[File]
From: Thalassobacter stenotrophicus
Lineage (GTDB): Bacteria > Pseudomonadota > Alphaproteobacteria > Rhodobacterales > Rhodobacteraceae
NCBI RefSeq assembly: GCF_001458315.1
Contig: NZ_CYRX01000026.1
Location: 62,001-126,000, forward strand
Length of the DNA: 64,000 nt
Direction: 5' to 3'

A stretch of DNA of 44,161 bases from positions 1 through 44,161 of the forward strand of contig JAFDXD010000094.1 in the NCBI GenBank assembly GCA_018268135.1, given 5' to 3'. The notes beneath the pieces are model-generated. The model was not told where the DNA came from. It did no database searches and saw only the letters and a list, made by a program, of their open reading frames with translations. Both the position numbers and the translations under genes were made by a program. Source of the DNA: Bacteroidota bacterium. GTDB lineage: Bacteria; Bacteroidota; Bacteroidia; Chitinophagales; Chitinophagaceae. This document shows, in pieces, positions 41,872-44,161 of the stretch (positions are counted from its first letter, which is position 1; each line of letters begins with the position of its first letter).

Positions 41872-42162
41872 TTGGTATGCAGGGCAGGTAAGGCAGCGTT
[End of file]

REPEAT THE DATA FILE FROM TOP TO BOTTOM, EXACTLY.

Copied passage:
From: Thalassobacter stenotrophicus
Lineage (GTDB): Bacteria > Pseudomonadota > Alphaproteobacteria > Rhodobacterales > Rhodobacteraceae
NCBI RefSeq assembly: GCF_001458315.1
Contig: NZ_CYRX01000026.1
Location: 62,001-126,000, forward strand
Length of the DNA: 64,000 nt
Direction: 5' to 3'

A stretch of DNA of 44,161 bases from positions 1 through 44,161 of the forward strand of contig JAFDXD010000094.1 in the NCBI GenBank assembly GCA_018268135.1, given 5' to 3'. The notes beneath the pieces are model-generated. The model was not told where the DNA came from. It did no database searches and saw only the letters and a list, made by a program, of their open reading frames with translations. Both the position numbers and the translations under genes were made by a program. Source of the DNA: Bacteroidota bacterium. GTDB lineage: Bacteria; Bacteroidota; Bacteroidia; Chitinophagales; Chitinophagaceae. This document shows, in pieces, positions 41,872-44,161 of the stretch (positions are counted from its first letter, which is position 1; each line of letters begins with the position of its first letter).

Positions 41872-42162
41872 TTGGTATGCAGGGCAGGTAAGGCAGCGTT